Impaired taste means that your sense of taste is not functioning properly. Impaired taste can refer to the absence of taste or an altered sense, such as a metallic taste in the mouth. Most people experience impaired taste on a temporary and partial basis. It’s very rare to lose your sense of taste completely.
Causes of impaired taste range from the common cold to more serious medical conditions involving the central nervous system. Impaired taste can also be a sign of normal aging. According to the National Institutes of Health (NIH), most adults over the age of 60 begin to show signs of impaired taste (NIH, 2011).
The senses of taste and smell are closely linked. The flavors of food are actually a combination of smell and taste. In some cases, your taste buds may be functioning just fine, but your sense of smell is the problem. Your doctor might send you to an ear, nose, and throat specialist called an otolaryngologist to determine if you have a smell disorder.
A wide variety of causes exist for impaired taste. Many of the causes involve your respiratory system. Even if you do not have a diagnosed smell disorder, the temporary interruption of smell you experience during a cold or other respiratory illness can impair your sense of taste. The common cold, flu, sinus infections, and throat infections such as strep throat and pharyngitis can all be factors in your experiences of impaired taste. Salivary gland infections may also cause your sense of taste to be “off.”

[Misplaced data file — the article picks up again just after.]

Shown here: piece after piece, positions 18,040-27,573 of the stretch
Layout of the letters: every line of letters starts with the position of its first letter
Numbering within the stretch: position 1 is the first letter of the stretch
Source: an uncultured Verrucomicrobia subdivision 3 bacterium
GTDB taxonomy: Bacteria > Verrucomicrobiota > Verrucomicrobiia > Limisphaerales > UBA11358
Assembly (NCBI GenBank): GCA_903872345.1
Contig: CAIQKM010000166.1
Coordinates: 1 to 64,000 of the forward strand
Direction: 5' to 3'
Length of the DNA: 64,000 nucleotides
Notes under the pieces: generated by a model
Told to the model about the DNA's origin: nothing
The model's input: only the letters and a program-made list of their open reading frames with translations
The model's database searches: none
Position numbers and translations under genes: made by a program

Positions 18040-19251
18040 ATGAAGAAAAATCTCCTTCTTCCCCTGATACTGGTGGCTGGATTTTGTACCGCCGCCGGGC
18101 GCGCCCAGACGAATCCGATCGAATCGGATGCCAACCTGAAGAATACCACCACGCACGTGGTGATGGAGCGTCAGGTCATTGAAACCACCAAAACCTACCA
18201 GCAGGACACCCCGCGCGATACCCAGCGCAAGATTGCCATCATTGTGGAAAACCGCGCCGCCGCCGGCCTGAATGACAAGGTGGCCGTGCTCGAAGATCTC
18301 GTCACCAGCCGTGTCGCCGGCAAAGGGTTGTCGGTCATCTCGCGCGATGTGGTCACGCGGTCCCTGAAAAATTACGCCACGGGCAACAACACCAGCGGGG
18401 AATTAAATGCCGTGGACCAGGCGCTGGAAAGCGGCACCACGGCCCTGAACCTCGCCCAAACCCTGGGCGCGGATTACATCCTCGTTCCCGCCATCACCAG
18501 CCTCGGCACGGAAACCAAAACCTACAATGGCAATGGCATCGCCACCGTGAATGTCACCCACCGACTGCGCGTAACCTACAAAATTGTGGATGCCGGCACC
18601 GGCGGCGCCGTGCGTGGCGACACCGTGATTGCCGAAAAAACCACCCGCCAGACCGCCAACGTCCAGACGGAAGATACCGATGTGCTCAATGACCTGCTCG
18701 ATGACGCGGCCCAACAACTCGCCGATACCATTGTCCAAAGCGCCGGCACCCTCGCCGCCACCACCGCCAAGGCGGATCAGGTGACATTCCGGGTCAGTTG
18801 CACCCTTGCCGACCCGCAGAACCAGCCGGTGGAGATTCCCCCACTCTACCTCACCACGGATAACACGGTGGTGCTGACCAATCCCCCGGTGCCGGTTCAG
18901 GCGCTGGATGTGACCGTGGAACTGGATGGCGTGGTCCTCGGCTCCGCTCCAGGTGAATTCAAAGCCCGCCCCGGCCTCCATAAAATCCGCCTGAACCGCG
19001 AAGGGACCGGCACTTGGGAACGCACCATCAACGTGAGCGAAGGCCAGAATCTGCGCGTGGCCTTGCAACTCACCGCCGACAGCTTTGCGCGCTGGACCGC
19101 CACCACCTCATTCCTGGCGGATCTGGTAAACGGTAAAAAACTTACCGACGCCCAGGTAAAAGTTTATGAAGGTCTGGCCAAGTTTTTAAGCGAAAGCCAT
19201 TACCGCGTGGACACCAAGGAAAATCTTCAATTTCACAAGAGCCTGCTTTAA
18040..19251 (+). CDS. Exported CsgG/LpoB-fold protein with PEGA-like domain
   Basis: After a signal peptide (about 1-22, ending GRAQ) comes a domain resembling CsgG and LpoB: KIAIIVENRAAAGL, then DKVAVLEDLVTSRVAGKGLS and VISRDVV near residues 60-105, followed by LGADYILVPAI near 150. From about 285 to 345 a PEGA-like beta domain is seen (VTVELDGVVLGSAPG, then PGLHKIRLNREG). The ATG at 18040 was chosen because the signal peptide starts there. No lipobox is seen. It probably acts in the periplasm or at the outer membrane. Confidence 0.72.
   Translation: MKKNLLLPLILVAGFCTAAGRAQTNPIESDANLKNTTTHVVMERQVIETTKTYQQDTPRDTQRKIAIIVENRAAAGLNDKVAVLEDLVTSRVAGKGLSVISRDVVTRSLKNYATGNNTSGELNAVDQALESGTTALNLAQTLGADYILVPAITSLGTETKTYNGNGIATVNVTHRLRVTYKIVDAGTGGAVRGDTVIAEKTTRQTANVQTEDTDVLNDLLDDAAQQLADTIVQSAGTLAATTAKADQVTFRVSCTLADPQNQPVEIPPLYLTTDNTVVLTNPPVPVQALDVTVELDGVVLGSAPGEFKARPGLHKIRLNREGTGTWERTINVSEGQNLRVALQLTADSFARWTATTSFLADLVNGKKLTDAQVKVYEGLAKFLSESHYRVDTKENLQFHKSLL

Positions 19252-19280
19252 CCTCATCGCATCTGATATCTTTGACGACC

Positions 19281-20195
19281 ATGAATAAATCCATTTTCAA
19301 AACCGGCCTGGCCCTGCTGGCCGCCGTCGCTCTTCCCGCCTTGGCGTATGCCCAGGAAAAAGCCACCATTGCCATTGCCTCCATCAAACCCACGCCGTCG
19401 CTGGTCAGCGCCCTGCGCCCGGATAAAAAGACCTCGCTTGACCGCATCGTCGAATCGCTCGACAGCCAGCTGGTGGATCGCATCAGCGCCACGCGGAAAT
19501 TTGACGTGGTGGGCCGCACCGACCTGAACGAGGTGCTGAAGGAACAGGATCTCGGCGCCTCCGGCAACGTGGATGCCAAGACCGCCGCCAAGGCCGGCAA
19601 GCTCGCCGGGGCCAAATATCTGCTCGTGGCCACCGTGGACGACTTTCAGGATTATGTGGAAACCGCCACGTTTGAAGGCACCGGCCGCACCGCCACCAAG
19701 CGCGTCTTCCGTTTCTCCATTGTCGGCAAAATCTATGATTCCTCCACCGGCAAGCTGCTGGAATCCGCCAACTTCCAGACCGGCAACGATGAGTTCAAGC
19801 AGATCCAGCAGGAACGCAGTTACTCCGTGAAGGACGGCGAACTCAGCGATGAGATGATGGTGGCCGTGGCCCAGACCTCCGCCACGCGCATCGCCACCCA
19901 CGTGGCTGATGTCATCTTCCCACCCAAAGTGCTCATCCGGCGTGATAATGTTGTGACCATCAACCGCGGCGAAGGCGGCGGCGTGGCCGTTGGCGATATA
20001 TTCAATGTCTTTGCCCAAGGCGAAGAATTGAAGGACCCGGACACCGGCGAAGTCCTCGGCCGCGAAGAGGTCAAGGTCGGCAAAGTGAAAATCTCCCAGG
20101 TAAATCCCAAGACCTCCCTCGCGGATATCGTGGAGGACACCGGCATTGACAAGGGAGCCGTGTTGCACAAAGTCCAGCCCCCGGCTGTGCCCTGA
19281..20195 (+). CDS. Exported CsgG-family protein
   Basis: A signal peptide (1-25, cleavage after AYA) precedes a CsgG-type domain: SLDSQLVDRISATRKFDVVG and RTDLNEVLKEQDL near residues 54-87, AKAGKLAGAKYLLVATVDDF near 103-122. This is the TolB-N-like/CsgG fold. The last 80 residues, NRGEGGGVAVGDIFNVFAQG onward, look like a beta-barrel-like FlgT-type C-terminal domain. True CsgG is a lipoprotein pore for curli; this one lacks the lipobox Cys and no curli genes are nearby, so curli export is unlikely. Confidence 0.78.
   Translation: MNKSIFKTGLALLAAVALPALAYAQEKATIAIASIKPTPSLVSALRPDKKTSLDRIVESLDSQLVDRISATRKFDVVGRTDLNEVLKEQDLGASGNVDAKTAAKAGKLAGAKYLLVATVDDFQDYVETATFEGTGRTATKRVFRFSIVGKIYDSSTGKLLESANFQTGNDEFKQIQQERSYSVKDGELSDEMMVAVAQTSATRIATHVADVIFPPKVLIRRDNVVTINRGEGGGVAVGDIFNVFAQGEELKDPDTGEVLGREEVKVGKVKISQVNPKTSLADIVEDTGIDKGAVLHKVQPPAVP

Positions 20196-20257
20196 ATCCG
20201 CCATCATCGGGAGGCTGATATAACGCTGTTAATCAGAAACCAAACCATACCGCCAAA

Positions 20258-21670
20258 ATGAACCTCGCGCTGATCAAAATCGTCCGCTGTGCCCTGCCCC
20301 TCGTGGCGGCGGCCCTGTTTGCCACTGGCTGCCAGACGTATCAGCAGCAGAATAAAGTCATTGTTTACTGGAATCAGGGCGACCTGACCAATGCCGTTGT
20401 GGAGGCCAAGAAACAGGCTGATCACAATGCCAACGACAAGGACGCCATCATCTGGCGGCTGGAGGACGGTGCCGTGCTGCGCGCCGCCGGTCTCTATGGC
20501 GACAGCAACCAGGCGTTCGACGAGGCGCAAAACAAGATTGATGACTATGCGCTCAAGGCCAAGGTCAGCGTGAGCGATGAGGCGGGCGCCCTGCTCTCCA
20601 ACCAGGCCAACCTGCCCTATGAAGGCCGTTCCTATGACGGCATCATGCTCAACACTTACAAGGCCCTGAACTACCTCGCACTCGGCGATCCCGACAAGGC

Other causes of impaired taste include:
- gum inflammation (such as gingivitis or periodontal disease)
- medication use (including lithium, thyroid medications, and cancer treatments)
- Sjogren’s syndrome (an autoimmune disease that causes dry mouth and dry eyes)
- head or ear injuries
- nutritional deficiencies, especially vitamin B-12 and zinc
Disorders of the nervous system can also cause you to have an altered sense of taste. Nervous system disorders affect how your nerves send messages to the rest of your body. The Lucile Packard Children’s Hospital at Stanford explains that the organs that control taste may also be affected by nervous system impairment (LPCH). People diagnosed with certain disorders, including multiple sclerosis and Bell’s palsy, may experience impaired taste at times.
Treating the underlying condition that causes your impaired sense of taste can help restore your taste. Bacterial sinusitis, salivary glands, and throat infections can be treated with antibiotics. Symptoms of colds, flu, and allergic rhinitis that impact taste may be relieved with decongestants or antihistamines. Once you are feeling better, your taste will most likely return quickly.
Your doctor may prescribe medications to minimize the effects of a nervous system disorder or an autoimmune disease that cause impaired taste.
Zinc supplementation can improve taste in some people, according to the Bastyr Center for Natural Health. Studies reported in the Journal of Dental Research showed that 140 mg of zinc taken daily for three months improved taste in up to 50 percent of study participants (Bastyr Center, 2012).
Most often, lifestyle changes are all you need to improve your sense of taste. If you are a smoker, quit smoking to taste your food fully. Ex-smokers begin to regain their sense of taste as quickly as two days after they have kicked the habit.
Proper dental hygiene can also reverse impaired sense of taste. Gingivitis is the beginnings of gum disease. Gum disease can occur when plaque remains on your gum line. Through brushing and flossing, you can eliminate plaque from your mouth, protect your teeth from disease and decay, and help regain your full sense of taste.